Samantha Nuñez of Manatí, Puerto Rico, is the first student in Puerto Rico to receive an early acceptance from the U.S. Naval Academy in Annapolis, Maryland. Nuñez, who is just 16 years old, plans to be a Nuclear Engineering Officer.
Nuclear engineering involves the design and application of nuclear power in ships and submarines, as well as medical research and treatment and energy production. It is a challenging and highly technical field used in military applications as well as many more areas.
Nuñez is a senior at the Robinson School in San Juan. “I have spent my whole life preparing myself to be the best candidate for the Naval Academy. It all began with Space Camp, that’s where I fell in love with the sciences,” she told TeleOnce. “To all the women out there, you can accomplish anything you want, whatever you put your mind to.”
Nuñez credits her family with providing her the opportunities and support she needed to reach her goal of early acceptance at the Naval Academy.
She has also had some advantages. Robinson School is a bilingual International Baccalaureate school with programs for preschool through 12th grade. 100% of students graduating from this school go on to a four year college. With tuition set at $16,760 per year, which is more than the per capita annual income on the Island, Robinson School is not accessible to everyone. However, it offers a highly competitive education for its students.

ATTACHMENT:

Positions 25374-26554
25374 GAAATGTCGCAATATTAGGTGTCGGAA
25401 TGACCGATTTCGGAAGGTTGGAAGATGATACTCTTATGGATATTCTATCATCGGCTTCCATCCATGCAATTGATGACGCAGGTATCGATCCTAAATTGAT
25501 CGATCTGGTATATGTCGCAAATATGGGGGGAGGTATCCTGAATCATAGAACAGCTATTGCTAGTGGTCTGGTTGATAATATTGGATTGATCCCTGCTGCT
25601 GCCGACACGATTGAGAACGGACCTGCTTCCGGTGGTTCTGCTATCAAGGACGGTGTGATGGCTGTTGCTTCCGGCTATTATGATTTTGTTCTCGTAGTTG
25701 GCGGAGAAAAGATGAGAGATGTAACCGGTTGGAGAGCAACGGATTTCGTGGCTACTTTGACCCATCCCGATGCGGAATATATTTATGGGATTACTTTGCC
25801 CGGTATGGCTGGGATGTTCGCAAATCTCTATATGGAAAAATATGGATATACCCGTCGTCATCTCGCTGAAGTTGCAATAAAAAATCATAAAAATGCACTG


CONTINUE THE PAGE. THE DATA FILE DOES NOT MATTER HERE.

Robinson School sends 9th grade students to NASA’s Space Camp and Space Academy. While we do not know which Space Camp Nuñez visited, Arecibo Observatory had a very highly regarded Space Camp and Space Academy. The Space Camp is not currently operating, because of the collapse of the observatory following Hurricane Maria, but many young people in Puerto Rico were inspired by this exceptional scientific facility. There is also a Space Camp in Alabama.
We mention these facts not to diminish the excellence and dedication of this phenomenal student, but to remind our readers that many young people in Puerto Rico have limited opportunities.
A level playing field?
We believe that Nuñez shows that, given the opportunities young people have in the states, the young people of Puerto Rico can accomplish great things in even greater numbers. Puerto Ricans are already represented in the arts and sciences, in public service including military service, and particularly in space-related fields. Joseph M. Acaba is the first Puerto Rican astronaut, but more than 70 Puerto Ricans work for NASA in the U.S. Space Program. Puerto Rican college students designed a satellite launched in a SpaceX mission. The U.S. Space Force and the University of Puerto Rico at Mayagüez established an educational partnership last year.
With the level playing field statehood would provide, Puerto Rico could finally fulfill the potential we know is there. In honor of Samantha Nuñez, reach out to your representatives and ask them to support a resolution of Puerto Rico’s political status.